The claims about the START treaty were just part of a lengthy speech much of which seemed both confrontation and heavily downbeat. Repeatedly, Putin presented the situation in Ukraine as if the West is seeking a “strategic defeat” of Russia. The goal, according to Putin, is a unilateral world in which everything is controlled by the United States. There was little actual mention of Ukraine itself, and throughout most of the speech, Putin treated the situation as if NATO were involved in an all-out war on Russian territory—as if a withdrawal from Ukraine were tantamount to surrendering Moscow.
Last week, U.K. Defense Secretary Ben Wallace told the BBC that British intelligence estimated that “97% of the whole Russian army is in Ukraine.” That’s an astounding figure. Even if it’s an exaggeration, there’s certainly very little left outside of Ukraine that Russia can send to the conflict. And, despite a major mobilization that secured hundreds of thousands of additional raw recruits, Russia has so far been unable to win significant victories on the battlefield. The best it’s been able to do is hold on.
In fact, Russia was forced to withdraw from the regional capital of Kherson after it staged its mobilization, and despite over six months of fighting, Russian forces, headed by Wagner Group mercenaries, have still not captured the small city of Bakhmut, a location of very limited strategic importance.
That high level of investment and low level of success means that there is absolutely a strategic component of this confrontation that transcends Ukraine. Right now, Russia is fighting against exactly 0.0% of the military force of NATO. The best tanks, the best planes, longer-range missiles, and the most sophisticated systems have been largely denied the Ukrainian military (though a limited number of Western tanks and modern fighting vehicles will hit the field in the next two months). More importantly, NATO troops are not fighting in Ukraine. Russia is facing nothing like the air-supported combined arms tactics it would see if Western forces were actually engaged.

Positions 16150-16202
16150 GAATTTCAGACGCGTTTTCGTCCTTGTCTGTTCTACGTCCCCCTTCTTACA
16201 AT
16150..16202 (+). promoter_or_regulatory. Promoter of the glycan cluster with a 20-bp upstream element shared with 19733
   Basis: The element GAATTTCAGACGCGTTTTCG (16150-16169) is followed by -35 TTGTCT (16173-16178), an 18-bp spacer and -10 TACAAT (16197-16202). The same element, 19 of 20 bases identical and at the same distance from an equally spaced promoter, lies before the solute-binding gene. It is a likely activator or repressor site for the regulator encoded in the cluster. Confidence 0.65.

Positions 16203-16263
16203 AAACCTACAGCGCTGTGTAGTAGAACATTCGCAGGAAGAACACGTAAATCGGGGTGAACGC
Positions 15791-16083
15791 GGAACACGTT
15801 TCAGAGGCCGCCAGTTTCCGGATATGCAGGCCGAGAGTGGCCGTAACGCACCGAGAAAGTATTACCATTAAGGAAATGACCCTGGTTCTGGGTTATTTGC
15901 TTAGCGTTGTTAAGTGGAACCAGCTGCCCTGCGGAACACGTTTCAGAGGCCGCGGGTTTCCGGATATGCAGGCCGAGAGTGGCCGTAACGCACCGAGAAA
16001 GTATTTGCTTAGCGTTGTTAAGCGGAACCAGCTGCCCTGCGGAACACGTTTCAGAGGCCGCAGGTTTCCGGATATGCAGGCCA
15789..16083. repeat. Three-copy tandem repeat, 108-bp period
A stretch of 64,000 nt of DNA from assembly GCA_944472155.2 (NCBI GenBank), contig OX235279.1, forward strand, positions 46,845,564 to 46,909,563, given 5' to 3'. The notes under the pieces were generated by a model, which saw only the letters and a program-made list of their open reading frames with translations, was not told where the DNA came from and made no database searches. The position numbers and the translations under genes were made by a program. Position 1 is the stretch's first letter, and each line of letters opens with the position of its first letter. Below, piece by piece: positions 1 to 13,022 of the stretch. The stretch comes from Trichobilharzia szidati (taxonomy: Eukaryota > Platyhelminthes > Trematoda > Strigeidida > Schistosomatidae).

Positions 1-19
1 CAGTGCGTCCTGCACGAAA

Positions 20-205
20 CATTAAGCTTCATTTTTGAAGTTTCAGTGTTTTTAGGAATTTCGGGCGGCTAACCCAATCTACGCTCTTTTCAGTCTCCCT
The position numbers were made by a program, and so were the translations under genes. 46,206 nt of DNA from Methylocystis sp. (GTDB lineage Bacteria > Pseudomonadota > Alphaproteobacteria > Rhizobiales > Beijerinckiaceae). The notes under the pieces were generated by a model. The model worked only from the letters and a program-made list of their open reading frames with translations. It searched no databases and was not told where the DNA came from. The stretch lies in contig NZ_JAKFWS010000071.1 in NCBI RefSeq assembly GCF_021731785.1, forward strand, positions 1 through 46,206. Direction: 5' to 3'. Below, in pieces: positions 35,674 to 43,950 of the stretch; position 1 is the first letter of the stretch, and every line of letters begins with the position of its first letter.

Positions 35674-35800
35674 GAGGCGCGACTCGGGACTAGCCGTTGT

Right now, the whole of the Russian army is wrecking itself against what amounts to the Army of Ukraine backed by a tiny fraction of NATO’s available military systems. If it is forced to withdraw from Ukraine, NATO soldiers aren’t going to pursue Russian troops back to Moscow, because NATO soldiers aren’t involved in this thing at all. But Putin should definitely be concerned about exactly where the defeated Russian army marches next once they cross the border out of Ukraine. A defeat in Ukraine will leave Russia limp, economically damaged nation that has essentially disarmed itself on the field.
Fighting in the Bakhmut area is extremely intense at the moment. According to Ukrainian forces in the area, fighting both north and south of the city has reached a level not previously seen.
It appears that Russia is literally throwing everything it can at this area on Tuesday, seeking to achieve something that it can tout as a “victory” for the anniversary of the invasion on Friday—no matter how pyrrhic that victory may be.
*Under New START, bombers are treated as a single warhead, no matter how many weapons they actually carry.